Art at CKIS
Please follow the link on the left to see our Art learning this term.
Please see the bottom of this page for our detailed curriculum sequence for Art.
Our vision for Art at CKIS
“At CKIS we want to engage, inspire and challenge pupils, equipping them with the knowledge and skills to experiment, invent and create their own works of art, craft and design. We want our children to have the opportunity to take inspiration from great artists, from different cultures and periods of time, and generate their own ideas with curiosity and independence.”
Our curriculum provides a broad range of experiences for our pupils: Our pupils’ backgrounds, our culture and our climate for learning provide the following drivers that underpin ALL areas of our art curriculum:
- Learning to learn - which helps pupils to concentrate and focus and build resilience as learners
Artistic knowledge and skills are often used as a mindfulness strategy and is something children can learn to use independently, to support them in self-regulating. Development of mark making will also support their writing and drawing, which can be used in all areas of the curriculum. Art can challenge children’s resilience, which is a skill to develop in all areas of learning.
- Culture and Diversity - which helps pupils to develop enquiring minds about the wider world
Artists from different countries, genders and periods of time are focused on within art and are used to inspire children’s own work. Artists range from Emily Kame Kngwarreye, who was a black Australian artist, to Henri Rousseau, who was French artist.
- Environment and Community - which helps to instil in our pupils a respect for our environment and for our local and wider communities
Children are taught how to use different materials without creating waste and damaging the environment. They also use recycled materials within their artwork and are encouraged to reuse.
– Creative arts and physical development - which helps our pupils to express themselves and excel as holistic learners
Our art curriculum encourages children to express themselves in art. They can take ideas from artists and each other to produce work in their own style. The children are encouraged to work on a large and small scale, which will develop both their gross and fine motor skills. When creating a piece of work on a large scale, the children are able to work as part of a team and use the outdoor environment.
We offer a thoughtful range of experiences that support our culture: pupils enjoy a ‘full spectrum’ of academic, physical, spiritual, moral, social, cultural activities that enrich their lives. We aim to ensure that all children have the confidence and skills to develop as resilient life-long learners.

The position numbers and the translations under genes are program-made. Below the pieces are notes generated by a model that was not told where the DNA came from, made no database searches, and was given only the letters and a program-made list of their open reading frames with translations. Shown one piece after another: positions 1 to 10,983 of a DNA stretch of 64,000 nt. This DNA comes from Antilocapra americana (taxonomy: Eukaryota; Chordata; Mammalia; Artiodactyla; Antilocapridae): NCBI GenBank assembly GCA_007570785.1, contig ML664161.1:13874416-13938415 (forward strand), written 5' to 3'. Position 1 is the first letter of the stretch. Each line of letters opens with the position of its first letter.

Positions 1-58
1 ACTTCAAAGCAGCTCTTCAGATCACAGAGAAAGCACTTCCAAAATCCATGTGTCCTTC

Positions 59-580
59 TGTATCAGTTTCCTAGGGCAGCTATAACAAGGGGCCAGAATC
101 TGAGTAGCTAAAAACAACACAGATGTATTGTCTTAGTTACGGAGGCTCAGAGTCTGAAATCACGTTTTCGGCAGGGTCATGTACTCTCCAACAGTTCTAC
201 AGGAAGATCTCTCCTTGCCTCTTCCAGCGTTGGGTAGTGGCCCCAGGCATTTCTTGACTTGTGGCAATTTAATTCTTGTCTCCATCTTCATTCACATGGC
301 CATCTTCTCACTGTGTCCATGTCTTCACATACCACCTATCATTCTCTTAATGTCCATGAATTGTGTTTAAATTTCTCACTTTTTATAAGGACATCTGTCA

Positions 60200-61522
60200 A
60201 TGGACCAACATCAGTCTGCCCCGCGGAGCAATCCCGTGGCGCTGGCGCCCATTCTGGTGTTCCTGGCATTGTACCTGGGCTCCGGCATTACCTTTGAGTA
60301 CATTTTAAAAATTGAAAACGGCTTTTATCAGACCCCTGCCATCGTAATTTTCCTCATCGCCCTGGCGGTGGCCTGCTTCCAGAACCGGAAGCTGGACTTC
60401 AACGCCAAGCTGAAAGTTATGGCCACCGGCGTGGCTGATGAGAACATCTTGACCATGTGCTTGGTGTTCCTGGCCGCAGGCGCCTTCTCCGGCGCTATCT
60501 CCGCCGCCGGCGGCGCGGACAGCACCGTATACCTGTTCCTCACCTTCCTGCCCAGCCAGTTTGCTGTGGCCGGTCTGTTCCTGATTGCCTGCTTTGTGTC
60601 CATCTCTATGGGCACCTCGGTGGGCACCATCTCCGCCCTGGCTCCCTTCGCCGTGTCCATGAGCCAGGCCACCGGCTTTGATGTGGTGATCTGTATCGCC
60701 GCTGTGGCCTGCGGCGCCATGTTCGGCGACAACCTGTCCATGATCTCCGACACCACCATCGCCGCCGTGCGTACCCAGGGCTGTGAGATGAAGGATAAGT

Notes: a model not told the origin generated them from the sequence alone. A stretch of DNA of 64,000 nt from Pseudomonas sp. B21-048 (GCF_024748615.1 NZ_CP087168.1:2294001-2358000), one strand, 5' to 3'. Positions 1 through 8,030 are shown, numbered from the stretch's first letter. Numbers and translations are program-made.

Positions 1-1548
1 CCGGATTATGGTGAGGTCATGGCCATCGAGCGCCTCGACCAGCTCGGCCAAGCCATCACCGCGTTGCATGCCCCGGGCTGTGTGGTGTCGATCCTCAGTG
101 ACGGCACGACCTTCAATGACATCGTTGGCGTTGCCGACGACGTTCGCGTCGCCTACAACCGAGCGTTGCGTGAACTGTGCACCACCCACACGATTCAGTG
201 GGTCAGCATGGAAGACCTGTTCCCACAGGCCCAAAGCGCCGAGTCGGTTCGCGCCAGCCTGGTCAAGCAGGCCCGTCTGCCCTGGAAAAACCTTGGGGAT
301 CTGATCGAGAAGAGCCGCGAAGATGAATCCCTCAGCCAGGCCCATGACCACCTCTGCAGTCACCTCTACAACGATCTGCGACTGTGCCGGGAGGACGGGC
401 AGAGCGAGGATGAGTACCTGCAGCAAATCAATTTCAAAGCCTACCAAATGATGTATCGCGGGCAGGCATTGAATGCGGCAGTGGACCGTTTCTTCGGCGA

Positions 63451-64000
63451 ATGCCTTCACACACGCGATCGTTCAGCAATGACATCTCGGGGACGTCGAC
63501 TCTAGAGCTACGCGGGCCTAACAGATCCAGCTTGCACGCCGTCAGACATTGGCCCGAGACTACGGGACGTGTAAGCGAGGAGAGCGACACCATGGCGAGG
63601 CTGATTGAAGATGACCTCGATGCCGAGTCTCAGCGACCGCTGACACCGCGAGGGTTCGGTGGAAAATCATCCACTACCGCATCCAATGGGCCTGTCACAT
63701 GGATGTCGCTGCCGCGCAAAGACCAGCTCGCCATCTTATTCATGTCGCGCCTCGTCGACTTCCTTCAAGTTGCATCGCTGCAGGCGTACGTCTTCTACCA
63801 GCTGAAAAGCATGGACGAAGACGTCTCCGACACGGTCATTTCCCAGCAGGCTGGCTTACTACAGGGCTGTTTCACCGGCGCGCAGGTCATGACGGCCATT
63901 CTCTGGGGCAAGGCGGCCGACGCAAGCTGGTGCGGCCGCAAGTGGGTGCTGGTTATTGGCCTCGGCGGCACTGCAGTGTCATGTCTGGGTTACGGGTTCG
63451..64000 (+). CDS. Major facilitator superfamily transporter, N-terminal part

Our curriculum has been developed over time through:
- Analysing the strengths and weakness of our previous curriculum
- Considering how the National Curriculum aims and the Early Years Goals are being met across the school
- Being active participants in the CLP Subject Leader Network meetings
- Accessing subject specific CPD and using this to inform our curriculum design
We aim for all pupils to:
- Gain an understanding of the art subject knowledge (see termly schemes of work) so that they develop conceptual understanding and the ability to recall and apply knowledge accurately
- Understand the subject specific vocabulary and use it independently within their learning
- Develop their artistic skills, such as sketching, colour mixing and printing, allowing them to use them independently in the provision (Challenge Time)
- Be inspired by a range of artists and begin to understand how to create work using their techniques and style
- Have the knowledge, skills and confidence to express their creativity
The teaching of Art at CKIS (Implementation)
The art curriculum is carefully and coherently sequenced to enable our children to develop growing knowledge and skills.
The Schemes of Work outline the specific knowledge that we expect our children to know and understand by the end of each term in every year group. The key learning directly matches the National Curriculum and the Early Years Framework, and additional learning that we believe is essential for our children to know.
The Learning Leaves are used to share what we will be learning about with the parents in each term. As well as stating the key knowledge we will be teaching the children, the Learning Leaves also features key vocabulary and definitions, as well as further learning opportunities.
With the support of the subject leads, the year group teams create medium term plans from the schemes of work. Staff build upon the prior learning when putting together lesson by lesson plans, with each unit starting with a ‘lesson 0’ to elicit and assess prior knowledge. The medium term plans are working documents that are adapted to cater to individual and cohort needs.
At CKIS every child is recognised as a unique individual. We celebrate and welcome differences within our diverse school community, encouraging all to grow and flourish. Learning is centred around experiencing the joy of discovery.